Even Elijah, the great prophet, had to  prove himself to this woman.  It didn’t matter that he had improved her standard of living by giving her a self-replenishing source of flour and oil to last her through the drought.  Having food to eat was good, but it wasn’t everything.  Any magic worker could do that - or so she’d heard.  Bringing her son back to life, on the other hand, proved to her that this man, this Elijah, was indeed, a man of God, and that he spoke for the Lord God.    Thus it would be with Jesus later on.  The people would see his actions and realize that here was another like Moses and Elijah - a great prophet, whose words and power were given to him by the Lord God of Israel.  Through their acts of feeding and healing they were performing physical actions that indicated the desire of God to feed and heal the souls of his people.   They were doing the things that would bring new life, new beginnings, not just to the sons of these widows, but to all of Israel, and by extension, to all of the world.  

Imagine what it must be like to wake up and face an entirely new life. Oh wait, all of you graduates are doing that now.  When you wake up after graduation you realize that you are leaving behind something familiar, something you have become accustomed to over a period of time, and you are facing something new.  Maybe it won’t be very different . . . high school is not terribly different from junior high.  Law School isn’t terribly different from college.  Harder, but not really different.  The young men Elijah and Jesus raised would be going back to their normal lives, more or less.  Except for the whole everybody and their second cousin coming around to check out the dead guy who wasn’t dead any more thing, of course.  But they would do their usual work and they would see their usual friends and they would eat their usual food.  But maybe, they would also stop and think about what God had done for them.  Maybe they would allow this new thing, this new beginning, to change them in even more important ways.  Maybe they would start being nicer to people.  Maybe they would let compassion guide their actions.  Maybe they would be more generous.  No one knows if there was any real, significant change in the way they lived their lives, because the Bible story isn’t really about them.
At graduation ceremonies everywhere speakers have been/will be doing their own version of Dr. Seuss’  Oh The Places You’ll Go, which I think is probably the best possible commencement address and which actually was read at a Chapman University commencement one year by Dr. Marilyn Harran.  Graduates will be spoken of as The Next Generation, the ones who will stride forward to change the world, seeking new life and new civilizations, going where no one has gone before.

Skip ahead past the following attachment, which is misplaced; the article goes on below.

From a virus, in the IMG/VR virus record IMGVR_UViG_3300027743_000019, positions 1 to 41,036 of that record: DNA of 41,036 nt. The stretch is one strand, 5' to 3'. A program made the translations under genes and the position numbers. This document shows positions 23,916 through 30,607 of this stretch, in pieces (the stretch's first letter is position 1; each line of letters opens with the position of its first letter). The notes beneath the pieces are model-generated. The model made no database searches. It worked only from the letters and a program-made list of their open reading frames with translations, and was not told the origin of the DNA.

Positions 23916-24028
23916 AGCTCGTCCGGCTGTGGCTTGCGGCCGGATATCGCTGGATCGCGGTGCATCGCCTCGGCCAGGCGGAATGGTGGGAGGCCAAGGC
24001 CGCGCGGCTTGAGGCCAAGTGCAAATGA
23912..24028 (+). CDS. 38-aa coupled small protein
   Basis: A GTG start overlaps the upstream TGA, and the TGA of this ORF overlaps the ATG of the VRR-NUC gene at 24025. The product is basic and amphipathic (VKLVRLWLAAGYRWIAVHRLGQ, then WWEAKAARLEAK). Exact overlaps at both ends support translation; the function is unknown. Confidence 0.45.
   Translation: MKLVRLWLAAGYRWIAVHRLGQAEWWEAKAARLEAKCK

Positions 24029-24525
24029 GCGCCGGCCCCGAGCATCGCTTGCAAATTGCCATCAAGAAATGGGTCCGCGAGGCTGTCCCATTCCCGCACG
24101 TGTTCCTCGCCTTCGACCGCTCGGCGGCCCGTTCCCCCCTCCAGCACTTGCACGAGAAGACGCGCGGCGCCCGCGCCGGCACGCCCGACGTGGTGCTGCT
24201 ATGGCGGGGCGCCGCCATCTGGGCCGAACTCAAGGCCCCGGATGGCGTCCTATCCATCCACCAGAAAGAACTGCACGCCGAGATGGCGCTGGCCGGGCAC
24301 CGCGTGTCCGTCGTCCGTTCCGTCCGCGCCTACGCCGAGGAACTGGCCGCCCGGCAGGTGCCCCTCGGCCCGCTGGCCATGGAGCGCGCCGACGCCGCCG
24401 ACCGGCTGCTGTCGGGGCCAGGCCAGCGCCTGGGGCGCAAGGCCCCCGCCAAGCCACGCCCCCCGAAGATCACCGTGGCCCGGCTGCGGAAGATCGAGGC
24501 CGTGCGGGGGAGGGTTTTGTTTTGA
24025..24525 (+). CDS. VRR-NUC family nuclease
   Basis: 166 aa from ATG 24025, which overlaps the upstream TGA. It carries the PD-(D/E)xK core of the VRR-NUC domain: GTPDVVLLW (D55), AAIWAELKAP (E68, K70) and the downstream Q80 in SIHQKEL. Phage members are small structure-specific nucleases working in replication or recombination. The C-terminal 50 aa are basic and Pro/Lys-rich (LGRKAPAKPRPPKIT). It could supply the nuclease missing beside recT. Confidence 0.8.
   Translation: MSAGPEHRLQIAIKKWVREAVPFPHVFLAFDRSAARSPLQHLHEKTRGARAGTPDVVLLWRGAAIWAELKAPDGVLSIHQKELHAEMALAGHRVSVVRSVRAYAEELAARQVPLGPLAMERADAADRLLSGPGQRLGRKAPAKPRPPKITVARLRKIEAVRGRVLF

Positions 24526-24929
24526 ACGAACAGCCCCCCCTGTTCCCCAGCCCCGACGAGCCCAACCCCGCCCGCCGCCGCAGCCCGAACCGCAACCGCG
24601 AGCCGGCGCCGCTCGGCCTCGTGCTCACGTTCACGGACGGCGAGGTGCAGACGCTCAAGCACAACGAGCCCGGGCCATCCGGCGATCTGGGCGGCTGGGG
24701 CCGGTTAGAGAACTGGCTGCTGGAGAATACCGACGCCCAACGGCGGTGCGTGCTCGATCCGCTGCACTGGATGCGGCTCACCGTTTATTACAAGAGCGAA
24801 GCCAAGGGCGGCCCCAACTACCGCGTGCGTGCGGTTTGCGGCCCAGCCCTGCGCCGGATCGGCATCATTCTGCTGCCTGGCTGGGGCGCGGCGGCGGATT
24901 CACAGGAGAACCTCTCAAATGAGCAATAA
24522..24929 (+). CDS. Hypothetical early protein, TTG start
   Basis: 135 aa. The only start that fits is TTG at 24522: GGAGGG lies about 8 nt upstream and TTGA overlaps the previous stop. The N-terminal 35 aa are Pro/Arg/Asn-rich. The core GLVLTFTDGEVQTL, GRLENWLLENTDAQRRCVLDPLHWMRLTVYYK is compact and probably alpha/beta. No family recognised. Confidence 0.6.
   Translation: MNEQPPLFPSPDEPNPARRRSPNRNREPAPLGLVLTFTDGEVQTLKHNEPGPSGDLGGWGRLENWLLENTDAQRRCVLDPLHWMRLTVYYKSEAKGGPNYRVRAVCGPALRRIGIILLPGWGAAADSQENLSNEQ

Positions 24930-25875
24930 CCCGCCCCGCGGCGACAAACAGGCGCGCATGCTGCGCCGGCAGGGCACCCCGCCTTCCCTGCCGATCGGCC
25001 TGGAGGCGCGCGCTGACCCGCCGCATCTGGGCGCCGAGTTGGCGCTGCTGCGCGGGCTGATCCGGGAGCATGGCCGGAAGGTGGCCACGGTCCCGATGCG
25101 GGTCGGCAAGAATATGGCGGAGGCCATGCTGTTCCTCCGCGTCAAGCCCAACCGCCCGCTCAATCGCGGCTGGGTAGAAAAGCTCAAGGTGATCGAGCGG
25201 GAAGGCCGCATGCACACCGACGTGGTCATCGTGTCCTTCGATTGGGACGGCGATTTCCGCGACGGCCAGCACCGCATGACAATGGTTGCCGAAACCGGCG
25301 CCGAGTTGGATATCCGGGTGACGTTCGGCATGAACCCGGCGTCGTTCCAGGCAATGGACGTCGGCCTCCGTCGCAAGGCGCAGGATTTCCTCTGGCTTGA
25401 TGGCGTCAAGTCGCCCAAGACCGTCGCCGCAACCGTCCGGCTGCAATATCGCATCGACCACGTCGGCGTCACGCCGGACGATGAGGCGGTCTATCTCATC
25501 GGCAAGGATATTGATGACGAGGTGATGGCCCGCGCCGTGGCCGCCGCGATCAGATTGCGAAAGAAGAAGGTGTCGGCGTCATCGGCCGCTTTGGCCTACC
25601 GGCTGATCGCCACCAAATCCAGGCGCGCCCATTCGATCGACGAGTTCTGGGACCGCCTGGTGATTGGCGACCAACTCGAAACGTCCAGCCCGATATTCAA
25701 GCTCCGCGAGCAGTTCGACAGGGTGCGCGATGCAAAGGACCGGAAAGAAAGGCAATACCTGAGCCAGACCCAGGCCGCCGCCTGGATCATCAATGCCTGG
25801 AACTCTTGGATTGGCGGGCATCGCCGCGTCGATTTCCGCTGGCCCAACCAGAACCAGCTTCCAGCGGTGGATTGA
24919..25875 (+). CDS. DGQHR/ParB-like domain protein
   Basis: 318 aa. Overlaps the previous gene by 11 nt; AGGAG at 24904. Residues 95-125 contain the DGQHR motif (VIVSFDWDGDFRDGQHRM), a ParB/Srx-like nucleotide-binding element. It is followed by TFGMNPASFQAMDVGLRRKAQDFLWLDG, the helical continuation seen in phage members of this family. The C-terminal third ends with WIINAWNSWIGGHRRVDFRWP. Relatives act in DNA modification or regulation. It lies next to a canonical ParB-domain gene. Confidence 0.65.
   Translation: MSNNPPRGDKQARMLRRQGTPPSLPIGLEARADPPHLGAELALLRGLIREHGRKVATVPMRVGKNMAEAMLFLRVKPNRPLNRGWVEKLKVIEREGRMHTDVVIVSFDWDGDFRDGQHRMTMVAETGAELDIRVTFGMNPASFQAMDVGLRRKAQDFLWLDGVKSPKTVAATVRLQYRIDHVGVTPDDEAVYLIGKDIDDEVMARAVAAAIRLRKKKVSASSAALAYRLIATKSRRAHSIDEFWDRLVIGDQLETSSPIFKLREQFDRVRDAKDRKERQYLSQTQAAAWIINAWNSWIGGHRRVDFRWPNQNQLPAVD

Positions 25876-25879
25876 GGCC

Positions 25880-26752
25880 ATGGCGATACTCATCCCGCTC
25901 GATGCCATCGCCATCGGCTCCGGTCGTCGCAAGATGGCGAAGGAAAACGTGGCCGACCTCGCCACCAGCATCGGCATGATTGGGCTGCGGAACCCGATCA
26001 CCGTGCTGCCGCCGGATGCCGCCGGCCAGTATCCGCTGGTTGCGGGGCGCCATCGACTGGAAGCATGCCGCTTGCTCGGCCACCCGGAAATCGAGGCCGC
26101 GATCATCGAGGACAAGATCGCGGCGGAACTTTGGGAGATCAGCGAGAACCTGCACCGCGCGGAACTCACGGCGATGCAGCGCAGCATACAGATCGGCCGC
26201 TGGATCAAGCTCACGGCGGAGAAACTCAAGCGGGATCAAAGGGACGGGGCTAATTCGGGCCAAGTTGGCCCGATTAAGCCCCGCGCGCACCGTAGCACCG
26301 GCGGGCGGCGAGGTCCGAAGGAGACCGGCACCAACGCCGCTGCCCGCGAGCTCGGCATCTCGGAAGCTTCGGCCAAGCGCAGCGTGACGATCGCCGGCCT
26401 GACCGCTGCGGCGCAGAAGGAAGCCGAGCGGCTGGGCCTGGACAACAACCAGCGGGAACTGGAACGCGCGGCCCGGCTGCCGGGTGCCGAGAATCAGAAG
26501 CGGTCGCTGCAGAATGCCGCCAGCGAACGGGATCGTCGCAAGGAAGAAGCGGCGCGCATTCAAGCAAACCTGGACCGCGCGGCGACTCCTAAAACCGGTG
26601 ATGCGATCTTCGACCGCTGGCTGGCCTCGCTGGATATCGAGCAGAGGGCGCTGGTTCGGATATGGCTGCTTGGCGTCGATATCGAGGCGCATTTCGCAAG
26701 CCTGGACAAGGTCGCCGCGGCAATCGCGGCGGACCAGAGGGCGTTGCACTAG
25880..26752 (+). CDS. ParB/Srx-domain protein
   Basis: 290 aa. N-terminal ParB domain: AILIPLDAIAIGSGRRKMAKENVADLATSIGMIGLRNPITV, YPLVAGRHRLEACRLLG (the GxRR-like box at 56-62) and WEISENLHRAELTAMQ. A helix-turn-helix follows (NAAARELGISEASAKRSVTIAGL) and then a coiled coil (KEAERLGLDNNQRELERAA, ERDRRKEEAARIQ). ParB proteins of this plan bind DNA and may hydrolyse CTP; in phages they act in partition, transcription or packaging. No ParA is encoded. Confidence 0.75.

And for some of you, the question you will be hearing is, “What next?”  Cindy and I had this conversation the other day.  Now that she has her Master’s degree, what next?  What will her next goal be?  What will she busy herself with?  She’s been in school a very long time.  She’s used to jumping from deadline to deadline, from paper to paper, from research project to research project.  And now - she’s done with that.  She’s made a conscious decision to just be.  To engage in a period of discernment, going about her daily life in a new way - going to her job, settling into her new roles as wife and mother and home owner, without all the stress and excitement of grad school.  It is a time of new beginnings for her . . . as it is for all of you.

And even for me.  I’m completely moved into the Parsonage.  It will take a while to get everything the way I want it.  I still have to talk about wall colors and such with Alan, and hang my pictures and figure out how the kitchen should be set up.  But this is the first time in over 30 years that I have moved into a home without worrying about keeping the boxes for the next move.  This is home, for the foreseeable future.  It’s a new thing . . . it’s also the thing that makes me feel even more completely yours.  Now I have a home in which I may entertain you, and have Bible Studies and small groups.   I’ve never had that before, and I am so excited. It’s a new beginning and a new life for me, and for all of us in our relationship with each other.   

For the graduates, and for me, life from here on out will be different in significant ways.   But in actuality, every day is a day of new beginnings for each and every one of us.  Maybe we didn’t just graduate, or move into a new home, or pass any other of life’s many milestones.  But we did wake up in a new day.  And simply by virtue of waking up in a new day we get to make the decision to be the best person we can be today, leaving behind the disappointments and pains of yesterday to face a new, bright future.  We can consider each morning the beginning of a new life, a new way of being.  We can choose to react to situations as if we are entirely new people.  Each of us can go forward, having made the decision to be the very best Christ follower we possibly can be, into a new day, a new life, treating others with compassion and mercy, as Jesus and Elijah did. 

That’s what Jesus ministry was all about, you know.  Making the world a new place, by healing the hearts and souls of the people in it.  Let us go forward from this moment into that new life, the life that Jesus calls us to, the life that God desires for us, in which we try to make the world a better place, a more compassionate place, a more caring place, loving one another as much as God loves us.